You can see why I didn’t mention all of this before, but it’s not like I wasn’t preparing for what’s to come and what’s needed. What brought all of this on was his buddies at work bought new cars and he wants to play along. I’m trying to get him to see what’s involved. I think his folks believe he’ll take my advice before he takes theirs. Sad but true.

        • 0 avatar
          Scoutdude

          Yeah the envy of those who have the new cars can be strong. Unfortunately it seems that as kids we are programed to heed the advice of others over our own parents. It does sound like you are trying to put him on the right path rather so good for you.

  • avatar
    NoID

    Heck, at 5k miles or below I wouldn’t even differentiate between used and new. That’s likely not even into the first oil change.

    • 0 avatar
      jeoff

      Yeah 5,000 miles, and current model year. You are pretty much getting a full manufacturer’s warranty, and there is no missed maintenance to worry about—if it gets you a nicer car, go for it. —even better if it is something that depreciates quite a bit—like a plug-in hybrid or a sedan.

  • avatar
    CaptainObvious

    This is the situation I’m debating right now – although not with a base model.

    Two Challengers – both 2017 models – one new – and the other, I assume, a leftover.

    The used one is 5 minutes from my house, with 5000 miles:
    https://www.waynesubaru.com/used/Dodge/2017-Dodge-Challenger-Wayne-New+Jersey-811632a00a0e0ae704022e136dab80ee.htm?searchDepth=1:1

    The other is about two hours away – and only $2k more – with incentives included:
    https://www.riverheaddodge.com/exotic-new/Dodge/2017-Dodge-Challenger-for-sale-Riverhead-NY-2ac018100a0e0a1768ab638b6d93d448.htm?mycarsr=vdp-savedCars

    Which do you choose?

    • 0 avatar
      Grenade

      Go for the new one. My experience may be anecdotal, but my local Dodge dealers like to dick around on warranty coverage if you’re not the original owner.

      Plus it looks like the new one is manual! No brainer captain obvious!

    • 0 avatar
      Car Guy

      Can you have a local Dodge dealer trader for that car in NY? 2 hours away seems like a huge hassle. Plus don’t you pay more sales tax in NY compared to NJ?

      • 0 avatar
        PrincipalDan

        What frightens me about Challengers or Chargers with any sort of miles on them (sometimes as little as 25,000 or 30,000 miles) is many ads say “NEW TIRES”.

        Now that owner is fitting the stereotype of a Hemi owner. Burn the tires off before the cars original warranty is even up.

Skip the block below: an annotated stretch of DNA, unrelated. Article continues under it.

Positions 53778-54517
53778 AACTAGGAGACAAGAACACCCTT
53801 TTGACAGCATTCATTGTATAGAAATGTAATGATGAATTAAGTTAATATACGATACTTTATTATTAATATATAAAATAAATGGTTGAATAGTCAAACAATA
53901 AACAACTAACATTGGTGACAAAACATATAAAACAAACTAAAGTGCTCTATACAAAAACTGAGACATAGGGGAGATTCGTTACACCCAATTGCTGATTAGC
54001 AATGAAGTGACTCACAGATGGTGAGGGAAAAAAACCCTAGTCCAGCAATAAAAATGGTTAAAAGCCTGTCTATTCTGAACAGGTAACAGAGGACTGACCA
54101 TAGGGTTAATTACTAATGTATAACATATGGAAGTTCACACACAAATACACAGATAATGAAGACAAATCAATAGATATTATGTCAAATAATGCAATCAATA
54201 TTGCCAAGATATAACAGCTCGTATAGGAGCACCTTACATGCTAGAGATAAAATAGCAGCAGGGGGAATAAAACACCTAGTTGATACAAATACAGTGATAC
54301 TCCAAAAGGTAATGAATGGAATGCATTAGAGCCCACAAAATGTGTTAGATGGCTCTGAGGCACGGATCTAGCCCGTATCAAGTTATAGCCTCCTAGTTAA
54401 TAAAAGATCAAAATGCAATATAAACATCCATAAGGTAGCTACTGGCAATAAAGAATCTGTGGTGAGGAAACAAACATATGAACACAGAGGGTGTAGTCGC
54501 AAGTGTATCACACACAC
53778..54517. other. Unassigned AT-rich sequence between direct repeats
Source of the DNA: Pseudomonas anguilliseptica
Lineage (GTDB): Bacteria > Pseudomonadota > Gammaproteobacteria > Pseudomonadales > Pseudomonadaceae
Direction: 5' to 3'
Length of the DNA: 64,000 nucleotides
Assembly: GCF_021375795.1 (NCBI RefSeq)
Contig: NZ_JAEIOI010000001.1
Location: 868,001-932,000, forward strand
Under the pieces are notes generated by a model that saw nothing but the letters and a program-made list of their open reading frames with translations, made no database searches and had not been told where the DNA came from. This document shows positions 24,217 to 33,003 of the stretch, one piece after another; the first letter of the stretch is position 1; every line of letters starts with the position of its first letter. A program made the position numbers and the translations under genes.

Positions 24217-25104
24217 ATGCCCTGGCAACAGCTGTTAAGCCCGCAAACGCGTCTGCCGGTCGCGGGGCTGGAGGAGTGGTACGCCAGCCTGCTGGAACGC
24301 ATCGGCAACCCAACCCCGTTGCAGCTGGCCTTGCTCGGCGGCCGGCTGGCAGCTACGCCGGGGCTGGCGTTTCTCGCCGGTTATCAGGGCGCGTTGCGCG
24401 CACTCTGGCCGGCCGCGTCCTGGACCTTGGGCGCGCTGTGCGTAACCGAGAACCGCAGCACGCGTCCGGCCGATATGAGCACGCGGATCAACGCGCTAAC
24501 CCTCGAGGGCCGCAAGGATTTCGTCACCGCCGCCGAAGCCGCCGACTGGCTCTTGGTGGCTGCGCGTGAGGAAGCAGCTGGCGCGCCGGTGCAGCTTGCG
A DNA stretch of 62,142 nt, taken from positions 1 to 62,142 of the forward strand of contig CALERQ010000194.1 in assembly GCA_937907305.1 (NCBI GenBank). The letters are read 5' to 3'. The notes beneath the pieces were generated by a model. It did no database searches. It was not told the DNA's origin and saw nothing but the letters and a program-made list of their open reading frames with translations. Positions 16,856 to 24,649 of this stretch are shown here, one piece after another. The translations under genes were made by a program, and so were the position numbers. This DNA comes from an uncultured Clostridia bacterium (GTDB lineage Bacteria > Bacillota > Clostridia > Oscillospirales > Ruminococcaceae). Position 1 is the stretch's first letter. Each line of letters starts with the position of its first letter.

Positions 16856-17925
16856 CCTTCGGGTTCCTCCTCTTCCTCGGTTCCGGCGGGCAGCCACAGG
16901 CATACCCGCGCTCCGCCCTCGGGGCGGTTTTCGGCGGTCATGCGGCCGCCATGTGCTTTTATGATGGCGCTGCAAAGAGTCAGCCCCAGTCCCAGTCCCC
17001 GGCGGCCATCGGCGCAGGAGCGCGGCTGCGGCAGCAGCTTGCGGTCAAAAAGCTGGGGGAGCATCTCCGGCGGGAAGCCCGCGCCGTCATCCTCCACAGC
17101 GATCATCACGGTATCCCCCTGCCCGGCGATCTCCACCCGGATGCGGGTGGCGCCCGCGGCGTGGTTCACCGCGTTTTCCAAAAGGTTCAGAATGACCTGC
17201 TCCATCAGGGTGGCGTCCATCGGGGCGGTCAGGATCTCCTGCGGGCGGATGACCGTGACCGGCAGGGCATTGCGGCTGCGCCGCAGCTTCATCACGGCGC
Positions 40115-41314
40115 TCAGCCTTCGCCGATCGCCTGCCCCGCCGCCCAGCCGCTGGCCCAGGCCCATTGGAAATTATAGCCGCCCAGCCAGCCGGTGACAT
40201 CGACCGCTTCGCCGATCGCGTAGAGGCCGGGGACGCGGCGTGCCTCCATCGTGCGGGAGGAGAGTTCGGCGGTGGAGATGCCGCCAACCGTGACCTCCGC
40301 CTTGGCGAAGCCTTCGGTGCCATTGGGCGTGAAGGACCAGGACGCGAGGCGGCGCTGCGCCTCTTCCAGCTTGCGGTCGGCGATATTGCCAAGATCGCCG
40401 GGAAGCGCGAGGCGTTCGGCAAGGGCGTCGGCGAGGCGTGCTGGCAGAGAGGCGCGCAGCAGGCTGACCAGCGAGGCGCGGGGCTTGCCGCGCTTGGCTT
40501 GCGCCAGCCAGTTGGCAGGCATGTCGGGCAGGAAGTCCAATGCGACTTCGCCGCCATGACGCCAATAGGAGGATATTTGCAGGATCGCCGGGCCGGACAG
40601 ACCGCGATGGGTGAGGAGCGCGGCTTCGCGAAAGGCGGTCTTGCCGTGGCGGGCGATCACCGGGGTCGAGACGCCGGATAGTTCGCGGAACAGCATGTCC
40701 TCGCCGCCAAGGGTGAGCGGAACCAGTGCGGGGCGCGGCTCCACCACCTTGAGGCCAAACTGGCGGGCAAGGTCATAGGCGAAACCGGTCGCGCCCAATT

• 0 avatar
          ptschett

          A lot of 5.7 Challenger/Charger OEM tires were a particular spec of Goodyear Eagle RS-A with a treadwear rating in the mid-200’s. I got 22,000 miles out of those on my 2010. My 2015 has the Super Track Pack’s optional “all season” tire and those are about ready to be replaced at 32,000 miles with a more-normal treadwear rating in the 400’s.

  • avatar
    ajla

    As Panthers and 3800-powered things get on in years any predilection I had for used vehicles in general is waning.

    There are still a few ‘premium’ or ‘enthusiast’ vehicles that I might have some interest in at that 3-5YO range, but for the most part I’m either buying a new car or something over a decade(s) old.

  • avatar
    Flipper35

    We purchased new also. It is a base car but has the V6. For $2k I got a new car, (two years newer than the used cars on the lot) with a V6 over a 4 banger. They don’t offer 0% on used so it was a no brainer.

  • avatar
    Blackcloud_9

    This is kind of the flip side of a well-worn argument. When somebody reviews a new Lacrosse with an as-tested price of 45 – 50k, somebody will always chime in with “Well for that price I can get a BMW 3-series, MB C-Class” or whatever. And this is true but it all depends on what a buyer wants. Personally, I’d rather have a loaded Buick than a stripper BMW but that is me and my wants and taste.
    It also depends on the new base car and the more loaded used car and where on the technology wheel they fall. When a car goes through a re-design, the level of technological goodies and standard kit usually goes up, so last year’s model becomes less desirable, although cheaper.

    • 0 avatar
      Grenade

      When I read stripper 3 series I think of RWD, manual… loaded Buick I think of cars my 70 year old mother drove. If you’re looking for luxury I guess the buick would meet that, but I need something with a pulse. Stripped BMW for the win!

  • avatar
    Booick

    Used all day long. Nissan versa vs 10 year old lexus ls with 80k. I will take the lexus.

    Only time it makes sense to buy new is if you’re buying a tacoma or another vehicle with ridiculous resale

  • avatar
    omer333

    Depends on the car, a CPO Civic is a great deal, but if you’re looking at a German car, or anything from Chrysler, get the new car.

    I’m speaking from experience on this. Although after a year with my GTI, I’ve only done an oil change and bought a new battery.

  • avatar
    geozinger

    For myself, I’ve done this several times: I like to find the leftover or dealer demo cars when I can. The demo cars are usually pretty well equipped. A base car at full or close to full price, not my first choice. But, base cars are pretty comprehensively equipped these days, so that may be changing for me.

    Usually these demo/leftover cars are under 5K miles, and probably most of the first year depreciation already dealt with, but with full factory warranty (at least the last couple of times I did this). This only really works with volume models, though.

    I seriously doubt I would find a Hellcat in a situation like this.